OTTAWA, June 27, 2014 /CNW/ - After relatively weak growth in real gross domestic product (GDP) over the past three years, Nanaimo's economy will accelerate in 2014. The Conference Board of Canada's Mid-Sized Cities Outlook - 2014, expects Nanaimo's economic growth to reach 2.1 per cent this year.
"Nanaimo's economy has expanded only tepidly since the 2009 recession. But thanks to continued strength in the forestry sector and recoveries in manufacturing and construction, Nanaimo's economy will pick up steam this year," said Alan Arcand, Associate Director, Centre for Municipal Studies.
- Economic growth in Nanaimo has averaged only 1.5 per cent per year over the last three years; stronger growth is expected this year and next.
- Nanaimo's primary and utilities sector grew by an average of eight per cent per year between 2010 and 2013, much faster than British Columbia's 5.5. per cent average annual expansion over the same period.
- Between 2014 and 2015, Nanaimo will add approximately 2,000 new residents, pushing the population over the 100,000 mark.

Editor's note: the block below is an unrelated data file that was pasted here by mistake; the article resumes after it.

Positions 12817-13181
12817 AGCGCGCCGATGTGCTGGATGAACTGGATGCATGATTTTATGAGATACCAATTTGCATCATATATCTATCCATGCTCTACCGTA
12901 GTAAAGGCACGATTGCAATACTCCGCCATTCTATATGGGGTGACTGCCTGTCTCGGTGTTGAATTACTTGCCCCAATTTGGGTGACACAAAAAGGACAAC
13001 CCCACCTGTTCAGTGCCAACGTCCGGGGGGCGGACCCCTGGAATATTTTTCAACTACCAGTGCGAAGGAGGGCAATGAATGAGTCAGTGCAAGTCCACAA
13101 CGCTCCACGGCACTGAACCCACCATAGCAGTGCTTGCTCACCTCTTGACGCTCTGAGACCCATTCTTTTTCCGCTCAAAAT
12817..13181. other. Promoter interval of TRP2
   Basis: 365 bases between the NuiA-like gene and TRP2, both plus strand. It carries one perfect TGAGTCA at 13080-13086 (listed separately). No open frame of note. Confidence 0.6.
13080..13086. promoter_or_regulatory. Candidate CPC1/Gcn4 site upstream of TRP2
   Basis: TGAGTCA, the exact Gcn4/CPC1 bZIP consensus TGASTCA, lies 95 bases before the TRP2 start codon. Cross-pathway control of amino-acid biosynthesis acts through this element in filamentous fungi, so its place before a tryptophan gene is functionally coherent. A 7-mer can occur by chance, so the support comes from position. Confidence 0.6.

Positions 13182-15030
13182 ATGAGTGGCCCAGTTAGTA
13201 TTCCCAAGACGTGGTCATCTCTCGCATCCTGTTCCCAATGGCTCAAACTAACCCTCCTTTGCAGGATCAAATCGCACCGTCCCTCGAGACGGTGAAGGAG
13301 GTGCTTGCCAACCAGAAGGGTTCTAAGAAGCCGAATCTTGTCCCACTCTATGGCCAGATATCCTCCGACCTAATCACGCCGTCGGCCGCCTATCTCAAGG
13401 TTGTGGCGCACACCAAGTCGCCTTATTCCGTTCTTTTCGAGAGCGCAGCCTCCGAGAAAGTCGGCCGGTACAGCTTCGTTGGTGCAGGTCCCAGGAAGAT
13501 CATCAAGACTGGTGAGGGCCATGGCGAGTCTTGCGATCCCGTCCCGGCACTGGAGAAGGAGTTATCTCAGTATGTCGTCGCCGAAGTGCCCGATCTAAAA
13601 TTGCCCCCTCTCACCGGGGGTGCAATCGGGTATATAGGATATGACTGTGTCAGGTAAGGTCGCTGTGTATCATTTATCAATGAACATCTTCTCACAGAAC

In contrast to many other Canadian cities, Nanaimo's goods-producing sector has outperformed its services-producing industries in recent years. Increases in goods sector output have been driven by strong gains in the primary and utilities sector, which includes the important forestry industry. Although output growth in the primary and utilities sector is expected to slow this year, it will still remain healthy and it will be accompanied by recoveries in manufacturing and construction.
On the services side, growth has been hampered by weakness in finance, insurance and real estate and in public administration. A recovery in finance, insurance, and real estate is expected to begin this year, while public administration will continue to struggle. All in all, the city's services sector is forecast to expand by 1.8 per cent in 2014, up from 1.3 per cent in 2013.
The job gains that Nanaimo enjoyed over 2012 and 2013 cannot be sustained. Therefore, employment is expected to dip 1.2 per cent this year, before bouncing back in 2015.
The Mid-Sized Cities Outlook provides economic forecasts for eight cities that contributed financially to the research — Lethbridge, Red Deer, Medicine Hat, Saint-Jean-sur-Richelieu, Timmins, Sault Ste. Marie, Brandon, and Nanaimo. It also includes historical economic and employment data for 46 mid-sized Canadian cities.
SOURCE: Conference Board of Canada
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